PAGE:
AK – He’s playing well, and I’m very happy to see that. A LOT of things have to go right to win a tournament. In addition to playing lights out you have to have that little bit of luck to separate yourself from the other handful of players who also are playing lights out. It’s not likely he’ll A) Reach that level of play again this week, and B) Have all those things go right for him again this week.
>I think everyone is familiar with the term “Addition by subtraction”, but sometimes that phrase comes true in surprising situations.
Take the element of color in golf, for instance. To me, it’s a critical aspect of my visual enjoyment of golf. The green of the grass. The blue of the sky. The white of the ball. The blinding white of the all-too-inviting sand traps. Hell, even the red of Tiger’s polo on a Sunday afternoon. It’s all part of what makes me love this game so much, whether I’m playing or watching it on TV.
>I exchanged a couple of tweets with young Mr. Rickie Fowler (www.twitter.com/@rickiefowlerpga) this week. He complained about his errors on the course. I asked him if they were mental mistakes or bad swings. He said they were a little of both. I recommended “Zen Golf” for the mental side of golf (as I do to anyone who will listen). Rickie replied, and I quote: “na that stuff isn’t for me…thanks though…I’m an old school guy.”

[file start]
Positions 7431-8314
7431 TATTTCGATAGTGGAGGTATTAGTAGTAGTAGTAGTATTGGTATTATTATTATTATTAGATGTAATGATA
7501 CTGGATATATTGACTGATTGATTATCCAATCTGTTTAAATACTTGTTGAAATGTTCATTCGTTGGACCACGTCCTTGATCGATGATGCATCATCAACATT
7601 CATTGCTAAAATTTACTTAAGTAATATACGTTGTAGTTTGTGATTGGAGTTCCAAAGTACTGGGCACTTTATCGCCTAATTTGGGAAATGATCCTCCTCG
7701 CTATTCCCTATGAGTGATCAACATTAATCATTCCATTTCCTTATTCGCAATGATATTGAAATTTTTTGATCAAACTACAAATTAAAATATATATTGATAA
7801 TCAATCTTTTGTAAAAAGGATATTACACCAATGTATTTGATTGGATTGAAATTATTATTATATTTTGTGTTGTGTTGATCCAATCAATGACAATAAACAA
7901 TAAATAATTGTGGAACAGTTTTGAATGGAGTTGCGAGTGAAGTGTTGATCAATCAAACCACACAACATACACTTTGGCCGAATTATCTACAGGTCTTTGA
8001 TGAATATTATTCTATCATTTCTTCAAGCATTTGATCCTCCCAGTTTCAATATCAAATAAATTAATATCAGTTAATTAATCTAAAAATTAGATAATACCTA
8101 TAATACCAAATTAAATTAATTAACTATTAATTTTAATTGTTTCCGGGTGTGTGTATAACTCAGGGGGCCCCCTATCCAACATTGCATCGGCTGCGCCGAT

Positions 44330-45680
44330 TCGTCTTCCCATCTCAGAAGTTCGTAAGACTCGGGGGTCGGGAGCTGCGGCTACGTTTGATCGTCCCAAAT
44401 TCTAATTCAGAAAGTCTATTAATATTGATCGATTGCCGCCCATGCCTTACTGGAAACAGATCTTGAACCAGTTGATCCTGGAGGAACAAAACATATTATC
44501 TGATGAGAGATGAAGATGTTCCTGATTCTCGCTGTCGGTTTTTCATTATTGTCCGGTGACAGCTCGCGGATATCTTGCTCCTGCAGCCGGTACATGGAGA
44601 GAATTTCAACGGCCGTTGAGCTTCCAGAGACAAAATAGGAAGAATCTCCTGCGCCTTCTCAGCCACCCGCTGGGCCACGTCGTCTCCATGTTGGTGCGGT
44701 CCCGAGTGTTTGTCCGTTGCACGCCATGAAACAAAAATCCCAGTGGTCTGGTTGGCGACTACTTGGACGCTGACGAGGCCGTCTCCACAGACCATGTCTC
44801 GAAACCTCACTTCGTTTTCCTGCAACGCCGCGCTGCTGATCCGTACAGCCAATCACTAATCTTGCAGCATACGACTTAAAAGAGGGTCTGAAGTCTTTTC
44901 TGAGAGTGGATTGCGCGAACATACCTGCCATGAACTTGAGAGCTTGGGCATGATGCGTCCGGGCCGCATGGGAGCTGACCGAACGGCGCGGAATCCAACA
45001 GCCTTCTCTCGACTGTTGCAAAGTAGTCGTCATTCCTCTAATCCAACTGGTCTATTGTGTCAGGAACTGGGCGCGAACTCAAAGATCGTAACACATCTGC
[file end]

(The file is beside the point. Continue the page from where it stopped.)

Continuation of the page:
So, before I get to my final messages back to young Mr. Fowler, let’s have a bit of fun, shall we? Let’s play “How Old School Is Rickie Fowler”:
>A few months back I talked about some of the big names that hadn’t won anything in 2009 (http://golferinkilt.blogspot.com/2010/01/biggest-golf-losers-of-2009.html).
One of them was Ernie Els, about whom I stated “Ernie changed swing coaches in 2008, after working with Leadbetter since 1990, and he has not truly regained his edge since. Ernie just turned 40, and one would have to wonder if time is running out on one of the best looking swings in the history of golf“.
Well, clearly I was wrong, and nobody is happier about this than I am. He’s now won twice in a row on difficult courses with world-class fields. I love having that silky smooth swing back in contention on a regular basis.
As a tall golfer myself Ernie is one of the few pro players I have a chance to pick up a few moves from. I can read Hogan’s fundamentals until I’m blue in the face, but the fact remains that my left leg weighs more than Hogan does, and I can never do the things he talks about in the book.
I took a few lessons last year, and at one point my pro showed my swing next to Ernie’s on the computer. This was quite humbling, to say the least, but also very inspirational.
I’ve said many times that there’s nobody I’d rather watch hit golf balls than Ernie and Fred Couples. It really doesn’t matter what the competition is. And now they’re both at the very peak of their game, which makes it even more exciting.
On a personal level Ernie comes across very genuine, and he’s clearly had to deal with some significant personal hardships. The fact that he’s come out of it all swinging (literally) and performing at the very highest level is a testament to his talent and perseverance.